This work in some measure is intended to open up this world to you, dear reader. If you have read carefully, you at this point should realize that there are things that look like questions but aren't. I can write ``Is there a God?'' and it looks like a question, but this question cannot be answered in any way that can be ``proven'' correct. Any answer you like can only be asserted with no possibility of proof either way!
This leaves you with a bit of a dilemma, doesn't it? Should you or shouldn't you decide (as an act of deliberate, irrational will) to believe in God? This question is at least framed in the right order - God first, then religion - instead of the wrong way - religion first, shaping God to fit - but we know a priori that we cannot rationally defend either answer.
One approach is to assume that the answer is yes, and see how the worldview that you derive from the assumption (together with other assumptions - axioms - you add along the way) works out. Then assume that it is no and repeat the process. Then just see which system you like the most.
That's right. I'm not going to ask you to adopt any particular set of axioms as ``obviously right'' as I have no idea on earth which set are ``right'' in the sense of absolute truth myself. In fact, I don't think that any set is ``obviously'' right - quite the contrary. I think that judging right and wrong is the ultimate piece of the bootstrapping of self-awareness and is both difficult and subtle.
This still leaves you with the problem of deciding what you like, and with the possibly deeper issue of facing up to the fact that you can never logically know that your choice is absolutely correct.
An honest acceptance of this fact means that you have no moral ground for imposing your choice on others except insofar as it factors into a social contract. Social contracts are discussed elsewhere below - they don't require any particular belief set to implement, they only require that all of the participants agree as an act of will to participate. Ultimately, they are enforced by the Law of the Jungle and brute force, but if the participants are of good will and keep the contract practical and focussed they can make enforcement largely unnecessary.
This can be framed as an axiom:
The Axiom of Open Mindedness
All axiomatic systems with any degree of complexity are likely self-referential, incomplete and inconsistent (including this one, as this axiom just referred to itself). I will therefore provisionally reject all Axioms or sets of Axioms (but this one) that claim completeness, overtly refer to themselves, or are explicitly and obviously inconsistent.
The provisional part is needed because (as all good jigsaw puzzle or crossword puzzle doers know) one sometimes has to try different pieces in different places to get things write. Sometimes an inconsistency occurs when you try a new piece because a lot of the existing pieces are wrong but the piece being tried is right; the only way to find out is to rearrange a bit and try it anyway.
This is a lovely axiom. It asserts that I Don't Know The Answer, and that You Don't Know The Answer EITHER so Give It All A Rest. I might, possibly, adopt an axiom you propose because it is appealing. I will NEVER adopt an axiom you propose because it ``has to be correct''. It doesn't. It is an irrational assumption we make as the basis for further consideration using reason and logic. That's what the word means.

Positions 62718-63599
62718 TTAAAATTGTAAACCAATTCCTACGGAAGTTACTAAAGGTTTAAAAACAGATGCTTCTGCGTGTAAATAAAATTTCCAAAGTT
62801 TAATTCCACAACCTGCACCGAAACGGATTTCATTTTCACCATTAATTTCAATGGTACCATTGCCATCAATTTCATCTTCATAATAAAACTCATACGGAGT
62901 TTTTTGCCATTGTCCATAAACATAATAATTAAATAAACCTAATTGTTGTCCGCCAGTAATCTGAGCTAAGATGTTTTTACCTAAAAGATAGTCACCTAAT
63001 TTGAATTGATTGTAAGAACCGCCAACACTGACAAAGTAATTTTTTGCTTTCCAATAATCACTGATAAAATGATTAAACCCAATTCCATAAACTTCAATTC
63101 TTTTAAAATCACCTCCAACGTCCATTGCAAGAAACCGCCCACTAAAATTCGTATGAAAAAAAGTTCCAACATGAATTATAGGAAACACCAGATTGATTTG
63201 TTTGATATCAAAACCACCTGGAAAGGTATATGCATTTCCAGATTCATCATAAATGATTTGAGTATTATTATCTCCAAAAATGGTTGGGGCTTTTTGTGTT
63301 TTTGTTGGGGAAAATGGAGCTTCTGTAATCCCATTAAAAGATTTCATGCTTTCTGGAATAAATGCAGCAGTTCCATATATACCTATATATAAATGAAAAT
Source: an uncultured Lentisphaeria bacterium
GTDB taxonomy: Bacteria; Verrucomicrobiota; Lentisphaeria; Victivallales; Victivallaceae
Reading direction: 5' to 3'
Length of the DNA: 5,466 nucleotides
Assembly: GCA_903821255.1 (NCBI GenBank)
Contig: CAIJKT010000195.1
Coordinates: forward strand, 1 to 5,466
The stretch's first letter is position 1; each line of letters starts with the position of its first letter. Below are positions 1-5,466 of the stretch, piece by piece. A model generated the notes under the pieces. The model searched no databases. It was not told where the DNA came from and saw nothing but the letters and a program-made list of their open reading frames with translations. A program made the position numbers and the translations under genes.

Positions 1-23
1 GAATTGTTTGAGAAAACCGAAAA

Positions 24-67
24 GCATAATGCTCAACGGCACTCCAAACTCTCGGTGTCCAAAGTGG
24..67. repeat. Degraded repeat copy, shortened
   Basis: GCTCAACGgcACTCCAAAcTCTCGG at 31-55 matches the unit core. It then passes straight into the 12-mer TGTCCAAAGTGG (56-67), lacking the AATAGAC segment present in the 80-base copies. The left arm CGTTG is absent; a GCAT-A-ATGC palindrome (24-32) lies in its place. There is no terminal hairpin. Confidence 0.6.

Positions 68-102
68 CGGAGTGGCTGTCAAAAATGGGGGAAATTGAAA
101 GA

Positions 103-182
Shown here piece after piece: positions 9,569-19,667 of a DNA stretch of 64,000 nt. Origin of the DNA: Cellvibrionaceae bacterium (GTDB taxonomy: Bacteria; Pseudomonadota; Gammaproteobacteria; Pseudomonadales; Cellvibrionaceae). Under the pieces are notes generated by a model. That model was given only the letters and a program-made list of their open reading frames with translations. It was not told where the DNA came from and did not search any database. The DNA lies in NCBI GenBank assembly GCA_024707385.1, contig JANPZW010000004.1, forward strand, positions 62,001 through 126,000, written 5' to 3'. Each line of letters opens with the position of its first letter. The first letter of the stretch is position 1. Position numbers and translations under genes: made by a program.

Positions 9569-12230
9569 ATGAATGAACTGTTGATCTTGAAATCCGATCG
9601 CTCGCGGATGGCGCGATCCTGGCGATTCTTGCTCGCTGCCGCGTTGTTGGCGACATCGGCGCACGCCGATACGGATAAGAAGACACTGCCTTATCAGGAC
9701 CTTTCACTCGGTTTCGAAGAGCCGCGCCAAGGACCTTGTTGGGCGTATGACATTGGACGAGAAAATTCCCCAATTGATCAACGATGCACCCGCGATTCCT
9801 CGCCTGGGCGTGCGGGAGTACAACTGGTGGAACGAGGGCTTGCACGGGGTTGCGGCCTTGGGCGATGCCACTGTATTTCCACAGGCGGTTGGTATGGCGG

It also is an anti axiom, an axiom killer. For one thing, it is the exact opposite of the Prime Axiom of scriptural religion. It rejects the notion that any scripture or human writing or physics textbook or argument is ``true without question'' or ``obviously true'' or ``self-evidently true''. If anything, it is self-evidently true that nothing is self-evidently true, a statement that is an obvious Gödelian knot and yet, somehow so very obviously correct if we leave out of consideration only a few things - the self-evident truth of our own existence, the self-evident truth of this statement in application to logical axioms.
If we don't agree on our axioms before we start any discussion on e.g. religion or politics, we are as silly as a plane geometer trying to convince a curved-space geometer that the theorems of plane geometry are correct, as silly as those plane geometers were in arguing that curve space geometry was a kind of blasphemy as there cannot be more than one set of self-evident axioms, and so constricting themselves to a narrower universe of reason.
Theorems true in one space are perfectly reasonably false in another and vice versa, and there is no absolute where space must be curved or flat - both are just what they are. They are just ``geometries'' derived from differing but similar sets of axioms. If this is true in mathematics, how much truer must it be in human affairs. We cannot even begin our business of judging axiom sets without agreeing that all axioms are on the table, all options need to be explored.
So I urge you to start this process of self-exploration by opening your mind. Whatever you've been taught, be it Christianity, Islam, Atheism, Cartesian Rationalism, Communism, or Any-Other-ism (belief) is not necessarily true or false, it is not necessarily right or wrong. Make yourself into a child again, free from any preconceptions about how the Universe and God ``have to be''.
Only then you can try looking yourself to consider the possible answers and choose the answer that works for you, instead of being told an answer, or forced by law and social custom into an answer, that may well not be correct or even consistent, by somebody else. Quite possibly the invisible, historical dead hand of somebody else who lived long ago, far away, and in a different culture. How silly is that?